Cat-and-mouse thriller from master

By David Larsen

Stephen King jumps between the minds of the killer and the cop in his new thriller. Photo / Shane Leonard
Stephen King jumps between the minds of the killer and the cop in his new thriller. Photo / Shane Leonard

Most of what you need to know about Stephen King you could learn from his sex scenes.

There are two in his latest book - well, rather more than two, but there are two that stand out. Both are vivid; neither has the dead-eyed specificity of porn, but you're given sufficient detail that if you were so minded you could act out both with some precision.

The odds of you wishing to do this, I would prefer not to contemplate.

Because while one of these scenes is warm and humane - two characters the story wants us to like are opening the door to a possible happy ending, and having a great time in the process - the other is very deliberately repellent.

The book is a narrowly focused cat-and-mouse thriller, with a degree of inbuilt uncertainty as to who is the cat and who is the mouse. A recently retired cop, already well gone to seed, gets a taunting letter from a killer he failed to catch. He's galvanised: as the killer expects. This is, in fact, the opening move in a nasty game of manipulation, with the final goal of driving the cop towards suicide.

We know this because we spend somewhere between a third and half the book's length inside the killer's head. King writes in the narrow third person, predominantly from two points of view - that is, he jumps back and forth from behind his two lead characters' eyes, reporting on what they see and feel. His technique is impeccable, although he also combines present tense narration with a fairly high reliance on flashbacks, meaning the on-rushing flow of the story is constantly being broken in a way I found jarring.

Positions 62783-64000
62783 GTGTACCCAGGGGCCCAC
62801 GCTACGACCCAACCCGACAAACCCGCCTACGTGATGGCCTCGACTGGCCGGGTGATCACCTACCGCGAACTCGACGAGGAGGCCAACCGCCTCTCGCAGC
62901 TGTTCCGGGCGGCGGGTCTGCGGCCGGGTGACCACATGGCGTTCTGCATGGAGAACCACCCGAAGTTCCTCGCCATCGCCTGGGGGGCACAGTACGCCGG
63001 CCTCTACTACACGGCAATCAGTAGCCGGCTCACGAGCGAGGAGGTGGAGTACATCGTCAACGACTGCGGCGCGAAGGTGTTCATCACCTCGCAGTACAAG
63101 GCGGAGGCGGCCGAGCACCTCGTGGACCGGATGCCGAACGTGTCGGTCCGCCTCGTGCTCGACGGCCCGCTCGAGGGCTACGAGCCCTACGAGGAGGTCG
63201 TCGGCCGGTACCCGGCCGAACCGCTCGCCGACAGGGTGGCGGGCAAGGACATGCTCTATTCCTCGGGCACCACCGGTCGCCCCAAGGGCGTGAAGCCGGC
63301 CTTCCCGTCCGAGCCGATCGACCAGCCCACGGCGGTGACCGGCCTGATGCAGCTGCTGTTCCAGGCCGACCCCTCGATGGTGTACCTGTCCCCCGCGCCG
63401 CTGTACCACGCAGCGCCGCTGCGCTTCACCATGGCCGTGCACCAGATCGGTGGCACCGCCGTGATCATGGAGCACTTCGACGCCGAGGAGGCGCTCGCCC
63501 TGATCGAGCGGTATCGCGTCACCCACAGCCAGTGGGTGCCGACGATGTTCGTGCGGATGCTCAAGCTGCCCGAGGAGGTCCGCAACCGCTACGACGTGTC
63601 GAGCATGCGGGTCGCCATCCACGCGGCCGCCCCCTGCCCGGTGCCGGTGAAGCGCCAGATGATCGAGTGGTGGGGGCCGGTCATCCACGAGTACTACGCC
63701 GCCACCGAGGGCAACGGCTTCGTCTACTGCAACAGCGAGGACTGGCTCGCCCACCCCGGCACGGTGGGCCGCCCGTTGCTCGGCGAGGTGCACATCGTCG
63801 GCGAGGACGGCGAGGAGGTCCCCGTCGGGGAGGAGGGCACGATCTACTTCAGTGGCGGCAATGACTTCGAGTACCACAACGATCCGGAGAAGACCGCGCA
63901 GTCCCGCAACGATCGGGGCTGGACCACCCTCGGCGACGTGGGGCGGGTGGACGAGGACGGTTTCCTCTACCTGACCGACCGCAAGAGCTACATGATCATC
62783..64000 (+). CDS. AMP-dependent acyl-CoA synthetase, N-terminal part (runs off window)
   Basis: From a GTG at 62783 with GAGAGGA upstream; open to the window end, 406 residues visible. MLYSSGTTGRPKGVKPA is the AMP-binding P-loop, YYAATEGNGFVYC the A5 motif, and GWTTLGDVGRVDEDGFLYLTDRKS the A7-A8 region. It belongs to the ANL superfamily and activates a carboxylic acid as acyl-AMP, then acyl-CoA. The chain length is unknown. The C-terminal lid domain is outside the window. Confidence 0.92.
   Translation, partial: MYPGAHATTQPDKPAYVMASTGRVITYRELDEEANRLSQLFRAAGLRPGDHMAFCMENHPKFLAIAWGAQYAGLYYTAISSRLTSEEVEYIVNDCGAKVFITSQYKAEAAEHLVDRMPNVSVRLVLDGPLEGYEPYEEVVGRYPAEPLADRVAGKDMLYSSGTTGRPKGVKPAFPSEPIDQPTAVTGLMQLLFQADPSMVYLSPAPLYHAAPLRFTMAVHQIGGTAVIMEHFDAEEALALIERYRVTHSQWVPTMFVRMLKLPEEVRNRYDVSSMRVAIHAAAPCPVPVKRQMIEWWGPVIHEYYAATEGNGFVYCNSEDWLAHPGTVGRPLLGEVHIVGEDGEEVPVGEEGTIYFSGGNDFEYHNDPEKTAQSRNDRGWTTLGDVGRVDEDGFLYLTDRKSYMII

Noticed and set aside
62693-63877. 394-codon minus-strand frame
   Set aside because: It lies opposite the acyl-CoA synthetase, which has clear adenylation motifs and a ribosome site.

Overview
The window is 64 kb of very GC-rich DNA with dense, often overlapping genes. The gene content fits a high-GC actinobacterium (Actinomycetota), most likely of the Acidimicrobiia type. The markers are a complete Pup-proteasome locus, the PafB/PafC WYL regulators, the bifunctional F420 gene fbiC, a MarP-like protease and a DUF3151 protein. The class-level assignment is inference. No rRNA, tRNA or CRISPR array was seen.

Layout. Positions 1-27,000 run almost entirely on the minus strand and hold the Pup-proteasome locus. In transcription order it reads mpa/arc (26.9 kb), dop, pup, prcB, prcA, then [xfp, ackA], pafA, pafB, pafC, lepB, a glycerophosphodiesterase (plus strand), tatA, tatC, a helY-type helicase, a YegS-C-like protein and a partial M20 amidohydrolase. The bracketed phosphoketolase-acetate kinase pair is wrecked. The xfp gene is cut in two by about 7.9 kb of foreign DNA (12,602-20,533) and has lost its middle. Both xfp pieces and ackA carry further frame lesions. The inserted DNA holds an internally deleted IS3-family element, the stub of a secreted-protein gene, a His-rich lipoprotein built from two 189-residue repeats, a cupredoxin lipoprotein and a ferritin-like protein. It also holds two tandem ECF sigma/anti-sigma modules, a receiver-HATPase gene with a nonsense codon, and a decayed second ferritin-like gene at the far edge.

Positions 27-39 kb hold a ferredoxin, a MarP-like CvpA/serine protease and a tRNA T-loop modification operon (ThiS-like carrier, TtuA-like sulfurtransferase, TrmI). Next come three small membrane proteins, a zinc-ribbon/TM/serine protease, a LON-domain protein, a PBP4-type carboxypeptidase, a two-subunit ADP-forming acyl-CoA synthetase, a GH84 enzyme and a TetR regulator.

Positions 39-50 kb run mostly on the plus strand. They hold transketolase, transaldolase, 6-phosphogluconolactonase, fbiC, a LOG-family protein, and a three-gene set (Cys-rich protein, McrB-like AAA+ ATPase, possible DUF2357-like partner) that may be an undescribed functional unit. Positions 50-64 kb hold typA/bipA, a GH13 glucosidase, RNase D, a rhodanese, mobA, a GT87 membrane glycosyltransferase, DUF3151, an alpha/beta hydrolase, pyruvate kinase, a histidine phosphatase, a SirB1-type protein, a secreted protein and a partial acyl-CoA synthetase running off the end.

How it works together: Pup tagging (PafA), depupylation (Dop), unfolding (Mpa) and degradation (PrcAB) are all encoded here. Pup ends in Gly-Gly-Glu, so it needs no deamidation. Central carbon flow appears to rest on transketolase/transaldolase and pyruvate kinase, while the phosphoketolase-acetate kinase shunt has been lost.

But in the main and on the whole, King is simply a masterful storyteller. He's easy to read, though not, here, as hard to put down as usual. He reportedly began this book as a short story, and it feels almost too small to be a novel. Its shape and ultimate destination are clear from quite early on, which dilutes the suspense and leaves the characters to hold our attention. Or not. Which brings us back to those sex scenes.

An ageing man, likeable and down on his luck, gets an unexpected shot at a life with a gorgeous, wealthy, much younger woman. They have excellent sex. It's pleasant, but a bit too obviously an ageing male's fantasy and it left me rolling my eyes slightly. Meanwhile, a stunted disaster of a man crawls into bed with his ageing, drunken mother and relieves his urges, thus clearing his mind sufficiently that he can go back to planning murder.

This is a different form of fantasy, the fantasy that says, "Because this is unpleasant, it explains this man."

Deep psychology is not King's strength, though his characters generally have shoulders strong enough for whatever weight he needs to place on them. Here, the story is a little thin, and the characters have to carry a little too much. They have to carry the whole book. They didn't quite carry me.

Mr Mercedes by Stephen King (Hodder & Stoughton $39.99).

- NZ Herald

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